• “To have both Sam and Charlie here, they were there at the British Open last year when I had the lead on that back nine, and I made a few mistakes, cost myself a chance to win the Open title,” Woods said. “I wasn’t going to let that happen to them twice. And so for them to see what it’s like to have their dad win a major championship, I hope that’s something they will never forget.”
  • “Woods had come back from spinal fusion surgery to win the Tour Championship last fall, but succeeding at a major was the ultimate measuring stick for his comeback. Contending at the Open and the PGA Championship was crucial in his belief that he could break through.”
8. A caddie’s-eye view
Golf Digest’s Keely Levins with several takes from Tiger Woods’ caddie, Joe LaCava…
  • The advice he gave Tiger on the first tee played out throughout the round….”On the first tee I told him, ‘Intense but loose,'” said LaCava. “Don’t carry the weight of the world.” It’s a delicate balance, to make sure you’re fired up enough to hit the big shots, but you don’t want to be so overwhelmed by the moment that you tighten up and lose your ability to swing the golf club as you know how to.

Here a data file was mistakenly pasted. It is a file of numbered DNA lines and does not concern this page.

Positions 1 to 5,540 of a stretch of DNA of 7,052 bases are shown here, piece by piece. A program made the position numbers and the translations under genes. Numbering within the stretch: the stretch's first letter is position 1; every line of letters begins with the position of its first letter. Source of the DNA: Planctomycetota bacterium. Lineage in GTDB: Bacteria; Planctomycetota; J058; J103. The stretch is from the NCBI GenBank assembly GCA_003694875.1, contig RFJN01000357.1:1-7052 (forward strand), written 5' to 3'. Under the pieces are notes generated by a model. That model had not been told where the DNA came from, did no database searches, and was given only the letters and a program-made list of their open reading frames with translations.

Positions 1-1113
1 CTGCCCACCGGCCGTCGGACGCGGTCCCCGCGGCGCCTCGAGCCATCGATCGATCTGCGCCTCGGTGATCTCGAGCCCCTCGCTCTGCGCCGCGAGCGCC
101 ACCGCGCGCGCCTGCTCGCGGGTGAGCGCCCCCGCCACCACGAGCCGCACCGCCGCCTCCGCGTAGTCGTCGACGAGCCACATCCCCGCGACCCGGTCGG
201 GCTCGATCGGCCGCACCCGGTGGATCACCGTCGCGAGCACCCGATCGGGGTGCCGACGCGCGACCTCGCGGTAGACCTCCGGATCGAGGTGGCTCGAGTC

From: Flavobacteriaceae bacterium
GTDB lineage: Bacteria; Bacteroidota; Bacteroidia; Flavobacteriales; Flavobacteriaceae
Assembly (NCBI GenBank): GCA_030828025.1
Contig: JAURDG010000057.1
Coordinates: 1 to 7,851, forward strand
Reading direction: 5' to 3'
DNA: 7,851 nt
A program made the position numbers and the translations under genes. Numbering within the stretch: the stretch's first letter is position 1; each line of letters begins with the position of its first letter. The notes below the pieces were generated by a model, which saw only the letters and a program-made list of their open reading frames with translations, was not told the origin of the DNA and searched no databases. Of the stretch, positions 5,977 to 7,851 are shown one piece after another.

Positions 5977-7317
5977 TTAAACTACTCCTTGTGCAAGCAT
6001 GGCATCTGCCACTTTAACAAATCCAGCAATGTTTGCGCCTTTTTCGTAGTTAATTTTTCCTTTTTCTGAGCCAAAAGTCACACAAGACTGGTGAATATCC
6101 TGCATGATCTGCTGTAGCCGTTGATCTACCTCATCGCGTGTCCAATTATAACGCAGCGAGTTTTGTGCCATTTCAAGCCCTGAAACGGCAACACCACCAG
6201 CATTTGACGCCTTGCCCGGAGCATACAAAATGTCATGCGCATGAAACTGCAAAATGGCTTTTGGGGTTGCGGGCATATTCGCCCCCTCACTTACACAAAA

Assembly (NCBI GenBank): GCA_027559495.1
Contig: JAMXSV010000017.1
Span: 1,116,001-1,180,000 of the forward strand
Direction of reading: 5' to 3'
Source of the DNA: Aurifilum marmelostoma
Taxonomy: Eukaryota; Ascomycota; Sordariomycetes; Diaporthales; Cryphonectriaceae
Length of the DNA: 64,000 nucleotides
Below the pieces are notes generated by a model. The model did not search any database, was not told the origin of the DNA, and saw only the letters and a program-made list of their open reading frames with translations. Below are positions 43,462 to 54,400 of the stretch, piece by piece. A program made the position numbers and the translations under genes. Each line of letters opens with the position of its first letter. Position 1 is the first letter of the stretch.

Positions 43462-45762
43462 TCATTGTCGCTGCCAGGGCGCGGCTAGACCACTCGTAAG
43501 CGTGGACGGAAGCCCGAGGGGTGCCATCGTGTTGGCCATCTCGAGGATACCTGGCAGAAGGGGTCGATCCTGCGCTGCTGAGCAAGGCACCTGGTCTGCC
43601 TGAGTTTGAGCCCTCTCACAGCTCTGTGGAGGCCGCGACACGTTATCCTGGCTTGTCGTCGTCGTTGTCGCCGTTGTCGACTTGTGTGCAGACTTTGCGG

• “I think he did that,” said LaCava. “I thought he was pretty loose. But I didn’t want him to lose the intensity. At the same time, this isn’t the end all. Not ‘Let’s just have fun no matter what happens’-don’t get me wrong. But be loose.”
  • Coming down the stretch, Brooks Koepka was the biggest concern...The leader board was alarmingly stacked during the back nine on Sunday. Dustin Johnson, Molinari, Xander Schauffele, Jason Day, and others all had legitimate chances to win the Masters. But there was one name that was sticking out to LaCava: Brooks Kopeka.
  • “You’re watching Brooks, because he’s probably going to be the guy who’s going to do something if anyone’s going to do something,” said Lacava. “Brooks had made 5 at 12, but he was hitting everything to 10 feet, so I was thinking, this guy could come in at 14 (under).”